Starwood called off a $12.2 billion buyout agreement with Marriott in favor of an offer from a group of investors led by the Chinese insurance company Anbang.
The decision came after Anbang upped its offer for Starwood by nearly $370 million Friday, bringing the total to more than $14 billion.
Starwood, which owns the Sheraton and Westin hotel brands, has to pay Marriott $400 million to end the deal.
Chinese companies have parked a lot of money in U.S. assets in recent years, seeing it as a safe bet.
Last year, China’s Haier Group, the world’s biggest home appliance maker, said it would acquire General Electric Co.’s appliance business for $5.4 billion.
None have moved more rapidly than Anbang, however.
The company made a dramatic entry into the U.S. two years ago when it bought the famed Waldorf Astoria in New York for almost $2 billion in 2014. Days before it contested Marriott for control of Starwood, it agreed to a $6.5 billion deal to buy Strategic Hotels & Resorts Inc., which owns several high-end properties including the JW Marriott Essex House in New York and Hotel Del Coronado in San Diego.
The latest offer from Anbang and its partners is worth $83.67 for each share of Starwood, up from its previous offer of $81.50 per share. Starwood shareholders would get $78 in cash for each share they own plus $5.67 in stock for a spinoff of a vacation business.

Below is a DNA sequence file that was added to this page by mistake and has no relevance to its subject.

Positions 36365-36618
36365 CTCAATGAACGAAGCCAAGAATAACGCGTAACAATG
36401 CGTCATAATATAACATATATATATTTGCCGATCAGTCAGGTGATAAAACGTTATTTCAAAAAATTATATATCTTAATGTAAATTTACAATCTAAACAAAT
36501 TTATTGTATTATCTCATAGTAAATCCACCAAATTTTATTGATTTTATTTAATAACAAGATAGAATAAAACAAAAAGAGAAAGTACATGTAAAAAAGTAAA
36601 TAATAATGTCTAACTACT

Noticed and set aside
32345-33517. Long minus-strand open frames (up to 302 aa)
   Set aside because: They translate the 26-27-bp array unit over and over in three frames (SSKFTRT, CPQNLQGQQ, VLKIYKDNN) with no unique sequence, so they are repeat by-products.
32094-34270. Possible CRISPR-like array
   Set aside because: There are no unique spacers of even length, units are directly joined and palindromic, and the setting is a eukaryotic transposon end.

Marriott has until March 28 to make another offer. The Bethesda, Maryland, company said Friday that it still believes its agreement with Starwood is superior and is contemplating its next step. Marriott first offered to buy Starwood in November, which would have created the world’s largest hotelier.
If the deal falls through, it doesn’t necessarily mean that Marriott will seek another acquisition. Starwood, based in Stamford, Connecticut, was unique in that it was putting itself up for sale. Marriott had said that one of the key assets Starwood brought to the deal was its much loved loyalty program, Starwood Preferred Guest.
Hyatt Hotels Corp. has long been rumored to be ripe for a merger or acquisition given its relatively small size compared to other hotel chains. However, most experts say such a deal would only happen if Hyatt were taking the lead. Although the hotel chain has been publicly traded since 2009, the Pritzker family still controls it through a class of super-voting stock.